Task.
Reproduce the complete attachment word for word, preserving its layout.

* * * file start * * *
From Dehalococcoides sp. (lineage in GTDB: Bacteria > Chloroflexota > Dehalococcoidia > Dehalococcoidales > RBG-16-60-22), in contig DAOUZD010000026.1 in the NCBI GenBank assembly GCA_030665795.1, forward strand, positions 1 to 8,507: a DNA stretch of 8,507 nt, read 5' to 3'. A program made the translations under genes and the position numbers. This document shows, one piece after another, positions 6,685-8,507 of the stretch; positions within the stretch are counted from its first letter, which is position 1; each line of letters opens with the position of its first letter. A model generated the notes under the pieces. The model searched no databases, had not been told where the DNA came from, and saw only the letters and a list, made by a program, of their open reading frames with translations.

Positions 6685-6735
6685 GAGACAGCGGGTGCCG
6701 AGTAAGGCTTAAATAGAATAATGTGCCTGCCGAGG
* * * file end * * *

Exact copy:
From Dehalococcoides sp. (lineage in GTDB: Bacteria > Chloroflexota > Dehalococcoidia > Dehalococcoidales > RBG-16-60-22), in contig DAOUZD010000026.1 in the NCBI GenBank assembly GCA_030665795.1, forward strand, positions 1 to 8,507: a DNA stretch of 8,507 nt, read 5' to 3'. A program made the translations under genes and the position numbers. This document shows, one piece after another, positions 6,685-8,507 of the stretch; positions within the stretch are counted from its first letter, which is position 1; each line of letters opens with the position of its first letter. A model generated the notes under the pieces. The model searched no databases, had not been told where the DNA came from, and saw only the letters and a list, made by a program, of their open reading frames with translations.

Positions 6685-6735
6685 GAGACAGCGGGTGCCG
6701 AGTAAGGCTTAAATAGAATAATGTGCCTGCCGAGG